A bookshop in Venice is of course prone to flooding, so what better way to store books than in a gondola? For more pictures and a review of this bookshop go here.
This bookshop has opened since my last visit to Bucharest, so I haven’t seen it yet, but it looks gorgeous in its old villa setting at Piata Romană No. 5. Another firm favourite is Librăria Cărtureşti on Verona Street, but I couldn’t find any pictures to do it justice.
This is a floating bookshop, operated out of a narrowboat moored in Burton-on-Trent, UK, but chugging up and down most waterways in England and Wales.
If I had nine lives, I would spend all of them wandering up and down the Kanda district of Tokyo, where bookshops with both new and second-hand books abound.
A ten-year love story, as you can read on their website. In the spring of 2002, Oliver and Craig spent a week on the island of Santorini. The land inspired them and there was no bookshop, so they drank some wine and decided to open one.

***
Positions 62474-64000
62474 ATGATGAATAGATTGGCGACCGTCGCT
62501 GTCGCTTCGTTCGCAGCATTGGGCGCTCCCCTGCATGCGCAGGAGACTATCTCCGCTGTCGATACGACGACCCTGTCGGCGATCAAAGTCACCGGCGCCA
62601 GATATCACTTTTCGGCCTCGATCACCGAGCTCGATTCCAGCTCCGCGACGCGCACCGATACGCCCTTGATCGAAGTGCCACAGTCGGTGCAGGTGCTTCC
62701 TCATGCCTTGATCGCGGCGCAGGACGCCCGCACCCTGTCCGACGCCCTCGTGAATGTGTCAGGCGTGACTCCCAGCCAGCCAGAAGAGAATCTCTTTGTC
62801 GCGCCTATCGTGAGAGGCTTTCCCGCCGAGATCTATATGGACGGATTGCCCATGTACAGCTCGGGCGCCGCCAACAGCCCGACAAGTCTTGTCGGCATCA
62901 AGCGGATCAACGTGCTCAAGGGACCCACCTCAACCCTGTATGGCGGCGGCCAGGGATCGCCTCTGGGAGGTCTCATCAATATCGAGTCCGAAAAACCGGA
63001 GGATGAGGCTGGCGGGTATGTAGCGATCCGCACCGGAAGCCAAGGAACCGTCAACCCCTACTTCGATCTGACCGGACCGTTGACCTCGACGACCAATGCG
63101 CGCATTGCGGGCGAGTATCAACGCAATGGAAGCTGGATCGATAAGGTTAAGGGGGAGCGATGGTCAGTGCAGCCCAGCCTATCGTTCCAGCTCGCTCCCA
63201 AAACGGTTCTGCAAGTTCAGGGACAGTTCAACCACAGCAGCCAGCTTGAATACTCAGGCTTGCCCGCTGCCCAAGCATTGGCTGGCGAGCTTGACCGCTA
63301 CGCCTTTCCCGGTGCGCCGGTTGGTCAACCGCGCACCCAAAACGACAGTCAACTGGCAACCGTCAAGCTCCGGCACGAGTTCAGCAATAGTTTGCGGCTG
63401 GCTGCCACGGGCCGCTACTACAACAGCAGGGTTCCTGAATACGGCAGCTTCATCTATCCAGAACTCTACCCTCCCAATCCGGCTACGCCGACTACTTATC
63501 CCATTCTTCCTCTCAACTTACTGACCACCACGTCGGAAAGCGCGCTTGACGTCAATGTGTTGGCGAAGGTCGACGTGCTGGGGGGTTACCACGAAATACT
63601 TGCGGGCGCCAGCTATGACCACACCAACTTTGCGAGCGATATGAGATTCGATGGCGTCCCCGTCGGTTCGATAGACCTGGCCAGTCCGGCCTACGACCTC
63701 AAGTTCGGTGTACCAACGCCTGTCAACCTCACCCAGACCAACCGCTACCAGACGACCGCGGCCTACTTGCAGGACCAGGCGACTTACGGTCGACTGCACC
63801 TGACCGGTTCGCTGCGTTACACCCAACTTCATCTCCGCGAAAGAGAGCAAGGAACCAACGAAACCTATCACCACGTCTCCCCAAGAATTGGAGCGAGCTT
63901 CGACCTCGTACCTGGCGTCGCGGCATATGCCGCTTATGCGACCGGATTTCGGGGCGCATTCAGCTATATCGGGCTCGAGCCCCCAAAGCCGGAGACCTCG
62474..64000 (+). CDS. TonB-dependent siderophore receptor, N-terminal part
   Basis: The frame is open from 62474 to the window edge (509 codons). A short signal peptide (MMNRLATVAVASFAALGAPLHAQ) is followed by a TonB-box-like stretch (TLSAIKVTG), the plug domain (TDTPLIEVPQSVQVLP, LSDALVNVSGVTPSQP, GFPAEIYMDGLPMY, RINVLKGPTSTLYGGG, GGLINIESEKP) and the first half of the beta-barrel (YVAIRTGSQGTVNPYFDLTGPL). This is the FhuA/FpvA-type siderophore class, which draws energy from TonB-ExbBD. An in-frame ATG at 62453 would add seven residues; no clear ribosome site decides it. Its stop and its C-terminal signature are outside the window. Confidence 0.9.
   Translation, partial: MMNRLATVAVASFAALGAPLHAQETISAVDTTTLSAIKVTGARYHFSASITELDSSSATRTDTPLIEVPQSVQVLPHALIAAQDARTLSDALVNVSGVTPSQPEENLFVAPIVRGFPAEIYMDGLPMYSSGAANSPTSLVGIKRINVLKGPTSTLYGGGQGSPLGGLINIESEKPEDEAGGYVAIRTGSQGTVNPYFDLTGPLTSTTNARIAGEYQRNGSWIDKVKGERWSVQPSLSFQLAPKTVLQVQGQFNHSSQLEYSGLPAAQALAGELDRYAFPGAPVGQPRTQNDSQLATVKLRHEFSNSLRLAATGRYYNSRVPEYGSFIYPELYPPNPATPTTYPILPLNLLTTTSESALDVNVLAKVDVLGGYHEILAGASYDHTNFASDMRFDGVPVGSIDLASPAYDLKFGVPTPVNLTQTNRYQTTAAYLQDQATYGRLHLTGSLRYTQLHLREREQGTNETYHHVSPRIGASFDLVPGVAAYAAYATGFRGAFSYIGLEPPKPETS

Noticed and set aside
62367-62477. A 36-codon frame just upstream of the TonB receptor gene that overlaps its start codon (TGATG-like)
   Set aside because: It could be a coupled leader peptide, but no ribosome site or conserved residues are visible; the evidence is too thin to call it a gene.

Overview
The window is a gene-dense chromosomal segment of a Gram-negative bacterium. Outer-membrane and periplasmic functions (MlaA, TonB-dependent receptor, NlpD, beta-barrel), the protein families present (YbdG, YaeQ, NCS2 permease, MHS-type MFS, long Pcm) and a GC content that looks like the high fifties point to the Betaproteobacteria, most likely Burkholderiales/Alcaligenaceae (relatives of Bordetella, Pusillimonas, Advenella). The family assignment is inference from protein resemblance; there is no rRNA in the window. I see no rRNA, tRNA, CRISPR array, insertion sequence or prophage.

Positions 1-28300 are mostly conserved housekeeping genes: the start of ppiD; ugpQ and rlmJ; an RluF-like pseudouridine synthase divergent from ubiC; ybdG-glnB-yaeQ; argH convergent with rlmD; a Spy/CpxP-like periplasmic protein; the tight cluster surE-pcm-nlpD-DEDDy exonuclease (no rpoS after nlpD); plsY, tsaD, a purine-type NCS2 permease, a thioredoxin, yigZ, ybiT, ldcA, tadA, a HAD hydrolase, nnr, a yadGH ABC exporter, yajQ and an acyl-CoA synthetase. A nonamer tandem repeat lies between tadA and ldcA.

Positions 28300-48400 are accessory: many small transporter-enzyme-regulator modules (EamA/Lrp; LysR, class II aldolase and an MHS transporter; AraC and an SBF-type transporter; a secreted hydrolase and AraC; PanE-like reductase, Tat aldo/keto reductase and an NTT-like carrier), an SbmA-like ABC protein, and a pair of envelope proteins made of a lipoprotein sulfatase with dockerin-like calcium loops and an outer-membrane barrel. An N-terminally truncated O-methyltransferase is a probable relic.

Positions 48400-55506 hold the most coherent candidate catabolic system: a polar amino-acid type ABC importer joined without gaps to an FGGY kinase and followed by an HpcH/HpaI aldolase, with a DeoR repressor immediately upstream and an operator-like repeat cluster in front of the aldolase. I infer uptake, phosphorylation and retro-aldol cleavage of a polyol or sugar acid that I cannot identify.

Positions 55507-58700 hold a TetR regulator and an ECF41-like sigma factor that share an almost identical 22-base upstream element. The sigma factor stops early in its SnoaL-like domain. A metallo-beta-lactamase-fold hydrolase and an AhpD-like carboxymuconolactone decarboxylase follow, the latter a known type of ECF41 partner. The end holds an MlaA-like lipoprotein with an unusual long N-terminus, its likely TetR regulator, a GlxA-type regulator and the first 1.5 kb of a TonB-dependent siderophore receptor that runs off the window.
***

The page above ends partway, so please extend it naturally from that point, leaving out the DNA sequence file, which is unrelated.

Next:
And here is a bookshop that I do know from my student days. Situated just opposite the main entrance to the British Museum on Great Russell Street in London, it is over 110 years old and specialises in Oriental books: art and literature, music and film, plus out of print or rare books.
Finally, here are three modern interpretations of a bookshop, with a very designerish feel to them. Perhaps not as cosy and haphazard as the ones above, but certainly a pleasure to look at.
The best colour-coordinated bookshop belonging to the renowned German publisher Suhrkamp Insel Verlag.
I want to be a child again and live in this bookshop/library.
Swedish designers Smånsk have created this bookshop for travel magazine Vagabond in Stockholm – a world away from Ikea. Or not?